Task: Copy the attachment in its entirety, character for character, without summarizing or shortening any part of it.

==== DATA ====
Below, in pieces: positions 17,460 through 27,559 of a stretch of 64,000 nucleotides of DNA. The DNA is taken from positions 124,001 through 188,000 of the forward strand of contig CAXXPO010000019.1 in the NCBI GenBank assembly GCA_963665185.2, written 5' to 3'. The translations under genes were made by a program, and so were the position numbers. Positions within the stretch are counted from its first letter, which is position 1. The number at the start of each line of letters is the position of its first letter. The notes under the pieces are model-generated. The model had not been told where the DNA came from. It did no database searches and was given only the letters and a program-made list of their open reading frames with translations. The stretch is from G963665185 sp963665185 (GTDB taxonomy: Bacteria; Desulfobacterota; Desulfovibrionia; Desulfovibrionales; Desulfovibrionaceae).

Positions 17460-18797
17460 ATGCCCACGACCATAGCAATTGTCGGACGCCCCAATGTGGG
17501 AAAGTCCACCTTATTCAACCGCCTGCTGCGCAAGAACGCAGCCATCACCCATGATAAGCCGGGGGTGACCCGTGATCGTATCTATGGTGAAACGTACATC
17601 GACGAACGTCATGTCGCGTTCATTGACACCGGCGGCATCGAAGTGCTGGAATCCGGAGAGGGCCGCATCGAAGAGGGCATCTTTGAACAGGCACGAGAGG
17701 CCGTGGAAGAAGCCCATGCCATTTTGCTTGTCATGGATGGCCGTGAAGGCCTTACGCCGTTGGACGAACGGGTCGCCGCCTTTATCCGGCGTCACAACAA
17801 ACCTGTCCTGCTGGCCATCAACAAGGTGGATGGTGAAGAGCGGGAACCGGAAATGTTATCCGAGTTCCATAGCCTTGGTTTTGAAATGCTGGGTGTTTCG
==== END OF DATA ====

Below, in pieces: positions 17,460 through 27,559 of a stretch of 64,000 nucleotides of DNA. The DNA is taken from positions 124,001 through 188,000 of the forward strand of contig CAXXPO010000019.1 in the NCBI GenBank assembly GCA_963665185.2, written 5' to 3'. The translations under genes were made by a program, and so were the position numbers. Positions within the stretch are counted from its first letter, which is position 1. The number at the start of each line of letters is the position of its first letter. The notes under the pieces are model-generated. The model had not been told where the DNA came from. It did no database searches and was given only the letters and a program-made list of their open reading frames with translations. The stretch is from G963665185 sp963665185 (GTDB taxonomy: Bacteria; Desulfobacterota; Desulfovibrionia; Desulfovibrionales; Desulfovibrionaceae).

Positions 17460-18797
17460 ATGCCCACGACCATAGCAATTGTCGGACGCCCCAATGTGGG
17501 AAAGTCCACCTTATTCAACCGCCTGCTGCGCAAGAACGCAGCCATCACCCATGATAAGCCGGGGGTGACCCGTGATCGTATCTATGGTGAAACGTACATC
17601 GACGAACGTCATGTCGCGTTCATTGACACCGGCGGCATCGAAGTGCTGGAATCCGGAGAGGGCCGCATCGAAGAGGGCATCTTTGAACAGGCACGAGAGG
17701 CCGTGGAAGAAGCCCATGCCATTTTGCTTGTCATGGATGGCCGTGAAGGCCTTACGCCGTTGGACGAACGGGTCGCCGCCTTTATCCGGCGTCACAACAA
17801 ACCTGTCCTGCTGGCCATCAACAAGGTGGATGGTGAAGAGCGGGAACCGGAAATGTTATCCGAGTTCCATAGCCTTGGTTTTGAAATGCTGGGTGTTTCG